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20 years of fostering and promoting Sri Lankan literary talent

2013-03-15 18:30:10
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Gratiaen Prize 2012


This year the Gratiaen Prize celebrates 20 years. Founded in 1993 by the Booker-Prize-Winner Michael Ondaatje, the prize is awarded to the best work in English by a resident Sri Lankan writer and both manuscripts and published submissions are eligible. As in previous years, the British Council would be hosting the shortlist announcement. The award of the prize would take place on May 4, 2013.

 The judges for the 2012 Gratiaen Prize are: Jayantha Dhanapala (Chair), a distinguished former career diplomat and current President of the Pugwash Conferences on Science and World Affairs—who has maintained a sustained interest in Sri Lankan and world literature throughout his multifaceted international career; Lynn Ockersz, a senior journalist, a published poet and a lecturer in journalism; and Sumathy Sivamohan, a writer, dramatist, filmmaker and academic who is the current head of the Department of English at the University of Peradeniya. For further information on the judges and past winners with extracts of their work, see www.gratiaen.com.

The Gratiaen Prize as the only literary prize devoted to Sri Lankan writing in English has contributed to fostering and promoting Sri Lankan literary talent. This includes writers such as Carl Muller, who was joint winner of the inaugural prize for The Jam Fruit Tree, Tissa Abeysekera for Bringing Tony Home, Vivimarie Vanderpoorten for Nothing Prepares You who subsequently won the State Literary Award and the SAARC Poetry Award and Ruwanthie de Chickera for Middle of Silence. Shehan Karunatilaka’s Chinaman: The Legend of Pradeep Mathew, a compelling saga about a maverick cricketing legend, won the prize as a manuscript. This helped Shehan publish the book to rave critical and popular acclaim and it was subsequently re-published by Random House India and Jonathan Cape, UK and went on to win the DSC Prize for South Asian Literature and the Commonwealth Book Prize. With the growing global imprint of Sri Lankan writing in English, the Gratiaen Prize’s unique position as a prize awarded to resident Sri Lankans has helped Sri Lankan English language authors based in Sri Lanka gain regional and international recognition.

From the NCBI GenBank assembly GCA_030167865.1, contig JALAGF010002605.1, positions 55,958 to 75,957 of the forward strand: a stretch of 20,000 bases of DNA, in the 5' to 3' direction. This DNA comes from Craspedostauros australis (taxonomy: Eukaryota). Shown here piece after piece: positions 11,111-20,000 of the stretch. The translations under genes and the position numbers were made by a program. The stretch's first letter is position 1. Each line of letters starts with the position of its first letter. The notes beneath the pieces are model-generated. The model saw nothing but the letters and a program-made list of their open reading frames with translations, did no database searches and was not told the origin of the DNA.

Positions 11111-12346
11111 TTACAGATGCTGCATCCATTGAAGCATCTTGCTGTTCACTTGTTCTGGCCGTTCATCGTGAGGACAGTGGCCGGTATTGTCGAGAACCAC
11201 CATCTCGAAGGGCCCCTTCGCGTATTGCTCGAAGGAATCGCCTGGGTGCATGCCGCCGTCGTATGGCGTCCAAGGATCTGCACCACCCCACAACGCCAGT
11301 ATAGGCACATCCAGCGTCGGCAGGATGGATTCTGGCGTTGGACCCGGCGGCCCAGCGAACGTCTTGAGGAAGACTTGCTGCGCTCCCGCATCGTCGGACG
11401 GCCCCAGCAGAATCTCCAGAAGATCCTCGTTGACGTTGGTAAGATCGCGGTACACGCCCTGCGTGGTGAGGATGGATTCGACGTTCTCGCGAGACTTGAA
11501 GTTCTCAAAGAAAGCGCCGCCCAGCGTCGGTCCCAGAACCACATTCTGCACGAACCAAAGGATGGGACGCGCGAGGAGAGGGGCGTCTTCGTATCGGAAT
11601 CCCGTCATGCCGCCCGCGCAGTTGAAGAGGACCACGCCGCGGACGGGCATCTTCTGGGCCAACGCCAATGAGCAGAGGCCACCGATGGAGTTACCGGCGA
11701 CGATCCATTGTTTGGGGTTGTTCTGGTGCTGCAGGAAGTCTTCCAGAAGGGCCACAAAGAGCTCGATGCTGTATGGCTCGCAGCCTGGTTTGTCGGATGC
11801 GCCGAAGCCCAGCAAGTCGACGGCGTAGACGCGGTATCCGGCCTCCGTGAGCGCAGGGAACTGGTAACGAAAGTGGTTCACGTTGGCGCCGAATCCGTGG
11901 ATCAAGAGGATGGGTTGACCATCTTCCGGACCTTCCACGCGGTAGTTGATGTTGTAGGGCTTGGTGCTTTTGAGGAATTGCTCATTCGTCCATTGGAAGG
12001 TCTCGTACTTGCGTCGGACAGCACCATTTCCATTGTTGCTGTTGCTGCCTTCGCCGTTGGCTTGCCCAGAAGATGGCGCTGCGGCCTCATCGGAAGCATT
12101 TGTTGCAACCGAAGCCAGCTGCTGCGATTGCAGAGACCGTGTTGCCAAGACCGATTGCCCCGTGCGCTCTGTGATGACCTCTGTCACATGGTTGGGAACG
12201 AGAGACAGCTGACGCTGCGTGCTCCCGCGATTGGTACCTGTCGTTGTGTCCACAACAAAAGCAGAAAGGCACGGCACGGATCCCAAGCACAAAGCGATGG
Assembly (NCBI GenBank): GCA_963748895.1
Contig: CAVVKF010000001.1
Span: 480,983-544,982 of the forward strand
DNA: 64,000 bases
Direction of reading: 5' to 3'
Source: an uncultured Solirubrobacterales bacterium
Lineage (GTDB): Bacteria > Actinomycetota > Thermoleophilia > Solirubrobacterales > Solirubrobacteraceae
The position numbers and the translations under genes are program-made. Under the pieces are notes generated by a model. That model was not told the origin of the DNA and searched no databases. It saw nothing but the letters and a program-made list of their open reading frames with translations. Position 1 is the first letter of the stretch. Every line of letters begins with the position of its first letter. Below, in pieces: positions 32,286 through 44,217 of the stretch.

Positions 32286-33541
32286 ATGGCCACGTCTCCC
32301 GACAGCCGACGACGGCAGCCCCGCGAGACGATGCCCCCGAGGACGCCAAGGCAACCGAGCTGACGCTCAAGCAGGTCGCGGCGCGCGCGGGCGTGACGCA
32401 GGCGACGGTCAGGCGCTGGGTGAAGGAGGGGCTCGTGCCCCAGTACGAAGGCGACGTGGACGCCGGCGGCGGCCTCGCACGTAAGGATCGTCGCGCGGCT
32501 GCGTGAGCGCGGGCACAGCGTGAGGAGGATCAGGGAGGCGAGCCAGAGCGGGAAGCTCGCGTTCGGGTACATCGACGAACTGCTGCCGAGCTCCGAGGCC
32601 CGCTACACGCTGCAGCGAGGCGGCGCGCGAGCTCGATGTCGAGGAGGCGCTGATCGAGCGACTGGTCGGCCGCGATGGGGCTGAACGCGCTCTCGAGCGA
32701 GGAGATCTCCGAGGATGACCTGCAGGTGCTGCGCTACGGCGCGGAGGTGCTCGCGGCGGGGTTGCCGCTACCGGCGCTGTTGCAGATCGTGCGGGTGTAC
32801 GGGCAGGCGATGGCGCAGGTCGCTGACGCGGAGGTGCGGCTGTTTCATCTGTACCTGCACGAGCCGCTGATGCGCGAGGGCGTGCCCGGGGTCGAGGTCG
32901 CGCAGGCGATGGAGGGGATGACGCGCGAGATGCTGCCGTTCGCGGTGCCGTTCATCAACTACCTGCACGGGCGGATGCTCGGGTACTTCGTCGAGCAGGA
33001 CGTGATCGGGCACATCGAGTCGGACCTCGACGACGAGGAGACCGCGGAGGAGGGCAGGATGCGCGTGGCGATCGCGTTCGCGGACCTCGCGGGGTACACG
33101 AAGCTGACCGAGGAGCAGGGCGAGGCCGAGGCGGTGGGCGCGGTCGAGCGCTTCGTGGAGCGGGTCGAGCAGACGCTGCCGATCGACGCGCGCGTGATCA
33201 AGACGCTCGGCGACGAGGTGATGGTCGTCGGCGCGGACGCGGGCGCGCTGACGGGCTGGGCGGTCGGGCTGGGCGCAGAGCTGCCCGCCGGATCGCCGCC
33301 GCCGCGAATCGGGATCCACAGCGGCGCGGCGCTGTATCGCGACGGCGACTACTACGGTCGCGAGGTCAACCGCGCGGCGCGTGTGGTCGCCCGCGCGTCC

The Gratiaen Trust which administers the prize has expanded its scope by introducing the H. A. I. Goonetillake prize for translations from 2003 (awarded every other year) and established the Three Wheeler Press to help authors publish their work. In future, Gratiaen Evenings are planned for venues such as Jaffna and Kandy broadening the outreach of Gratiaen activities and the Trust also hopes to hold a series of creative writing workshops for young adults.

Gratiaen Prize 2012 is organised in affiliation with the Standard Chartered Bank and the shortlist announcement is scheduled as the inaugural event for Standard Chartered Colomboscope 2013 on March 22 at the Chequerboard, Park Street Mews at 6.15 pm. The event is open to the public and all are welcome.


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